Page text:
Michelangelo, David, 1501–04, marble, 17 feet high (The Galleria dell’Accademia, Florence), a conversation with Dr. Steven Zucker and Dr. Beth Harris.

This astonishing Renaissance sculpture was created between 1501 and 1504. It is a 14.0 ft marble statue depicting the Biblical hero David, represented as a standing male nude. Originally commissioned by the Opera del Duomo for the Cathedral of Florence, it was meant to be one of a series of large statues to be positioned in the niches of the cathedral’s tribunes, way up at about 80mt from the ground. Michelangelo was asked by the consuls of the Board to complete an unfinished project begun in 1464 by Agostino di Duccio and later carried on by Antonio Rossellino in 1475. Both sculptors had in the end rejected an enormous block of marble due to the presence of too many “taroli”, or imperfections, which may have threatened the stability of such a huge statue. This block of marble of exceptional dimensions remained therefore neglected for 25 years, lying within the courtyard of the Opera del Duomo (Vestry Board).

Classic Italian Buildings: ‘Palazzo Serristori’ In Florence (Video Tour)

Palazzo Serristori, a historical and prestigious palace currently under restoration is for sale by the river Arno, at a stone’s throw from Florence’s city centre, an internationally-renowned city for its history, art and culture.

The palace dates back to the 16th century and has changed a lot over the years, especially in the 19th century when the Demidoff family gave it its current looks. The property has four floors above ground, a basement and a mezzanine floor. The interiors are embellished with fine finishes and materials, such as walls and ceilings enriched with frescoes and decorations and inlays of great artistic importance. Of the original sixteenth-century palace, only the corner facade where the main entrance opens up is preserved.

Culture Podcast: “Wine Windows Of Florence” Date Back To 17th Century

In the era of social distancing, Italians in Florence have revived the custom of serving wine through pint-size windows in centuries-old buildings.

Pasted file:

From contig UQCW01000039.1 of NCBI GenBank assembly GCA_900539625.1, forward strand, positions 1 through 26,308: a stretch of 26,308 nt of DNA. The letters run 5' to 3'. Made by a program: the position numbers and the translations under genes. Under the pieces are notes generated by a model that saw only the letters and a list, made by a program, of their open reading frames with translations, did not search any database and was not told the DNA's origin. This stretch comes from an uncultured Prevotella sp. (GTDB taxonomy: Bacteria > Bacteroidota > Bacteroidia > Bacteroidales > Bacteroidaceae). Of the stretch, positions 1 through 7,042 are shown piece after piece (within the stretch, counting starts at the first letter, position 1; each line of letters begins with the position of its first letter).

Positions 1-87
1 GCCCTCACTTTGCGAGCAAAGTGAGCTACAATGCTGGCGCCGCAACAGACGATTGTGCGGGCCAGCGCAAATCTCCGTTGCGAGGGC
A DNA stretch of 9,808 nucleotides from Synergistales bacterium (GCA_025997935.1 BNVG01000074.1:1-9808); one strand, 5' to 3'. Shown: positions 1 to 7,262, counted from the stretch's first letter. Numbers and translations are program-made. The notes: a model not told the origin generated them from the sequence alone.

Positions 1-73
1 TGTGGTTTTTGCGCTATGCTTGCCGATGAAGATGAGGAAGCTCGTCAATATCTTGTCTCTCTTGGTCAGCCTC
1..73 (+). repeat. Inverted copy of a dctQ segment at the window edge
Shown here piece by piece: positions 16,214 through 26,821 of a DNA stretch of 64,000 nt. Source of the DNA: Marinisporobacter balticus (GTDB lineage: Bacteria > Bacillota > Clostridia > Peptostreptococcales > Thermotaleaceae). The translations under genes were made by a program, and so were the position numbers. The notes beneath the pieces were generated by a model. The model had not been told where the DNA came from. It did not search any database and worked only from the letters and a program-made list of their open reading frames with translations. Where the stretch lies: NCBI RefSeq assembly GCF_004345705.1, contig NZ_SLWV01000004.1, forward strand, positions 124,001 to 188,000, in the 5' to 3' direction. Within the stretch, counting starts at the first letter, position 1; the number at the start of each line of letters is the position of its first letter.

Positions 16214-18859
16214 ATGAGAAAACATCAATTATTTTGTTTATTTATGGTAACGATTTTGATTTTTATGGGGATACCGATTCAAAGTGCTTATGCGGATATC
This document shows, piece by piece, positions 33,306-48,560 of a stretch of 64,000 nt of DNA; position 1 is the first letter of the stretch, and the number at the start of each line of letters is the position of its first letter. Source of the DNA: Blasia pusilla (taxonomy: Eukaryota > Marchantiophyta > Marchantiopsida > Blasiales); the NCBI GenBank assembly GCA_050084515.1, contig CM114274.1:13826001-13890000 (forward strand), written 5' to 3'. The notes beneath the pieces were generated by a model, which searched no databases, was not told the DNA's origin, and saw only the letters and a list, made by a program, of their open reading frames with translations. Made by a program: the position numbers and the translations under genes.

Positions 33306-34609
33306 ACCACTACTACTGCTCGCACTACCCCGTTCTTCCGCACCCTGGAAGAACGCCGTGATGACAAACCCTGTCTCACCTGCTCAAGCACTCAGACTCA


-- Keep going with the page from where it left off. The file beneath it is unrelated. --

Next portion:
Year 2020: The covid-19 pandemic arrives. Italy is under lockdown starting March 8th. Everyone is confined to home for two months and then the government permits a gradual reopening. During this time, some enterprising Florentine Wine Window owners have turned back the clock and are using their Wine Windows to dispense glasses of wine, cups of coffee, drinks, sandwiches and ice cream—all germ-free, contactless!

Year 1634: The Black Death or Plague has passed through the city of Florence, leaving death and havoc in its wake. The Florentine scholar, Francesco Rondinelli, writes a report about disease contagion and describes the use of the abundant Wine Windows in the city for the safe sale of wine, without direct contact between client and seller. Diletta Corsini describes this important document regarding Wine Windows and their uses almost 400 years ago.

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Italian Villa Video Tour: “Bellosguardo, Florence”

On the hills above Florence, in an extremely panoramic location with direct view over the historic center of the city, we find this beautiful luxury villa with Italian garden and swimming pool.

The villa has also easy access to the International School of Florence, which has its headquarters inside Villa Torri di Gattaia (5km; 10’), just above Piazzale Michelangelo.

Easily reached and in one of the most renowned areas of Florence, this property allows easily reaching the historic center of the city on foot (3km; 15’) and at the same time moving throughout the many interesting cities and towns of Tuscany: San Casciano in Val di Pesa (15km; 20’), Greve in Chianti (28km; 35’), Colle di Val d’Elsa (46km; 40’), the imposing towers of San Gimignano (51km; 50’), the unique medieval center of Siena (69km; 55’), Volterra (72km; 1h 10’), Lucca (88km; 1h 10’), Castiglion Fiorentino (98km; 1h 20’), Montalcino, hometown of the superb Brunello wine (107km; 1h 35’), Pisa and its world-famous leaning tower (109km; 1h 20’), Montepulciano with its Nobile wine (112km; 1h 25’) and the Etruscan town of Cortona (120km; 1h 35’).

Travel & Culture Videos: “The Hunt” – Calcio Storico In Florence By Tommaso Fontanella

Director/Writer: Tommaso Fontanella

Producer: Oliver Gallini
Filmmaker: Logan Armstrong, Chris Shepherd

Once a year Firenze turns into a battleground. Four neighborhoods, artisans, craftsmen, bus drivers, butchers and tailors turn into warriors fighting for the “hunt”. Once it’s all over everyone comes back together united as one city.

This is the story of Calcio Storico, a tradition that goes back 500 years.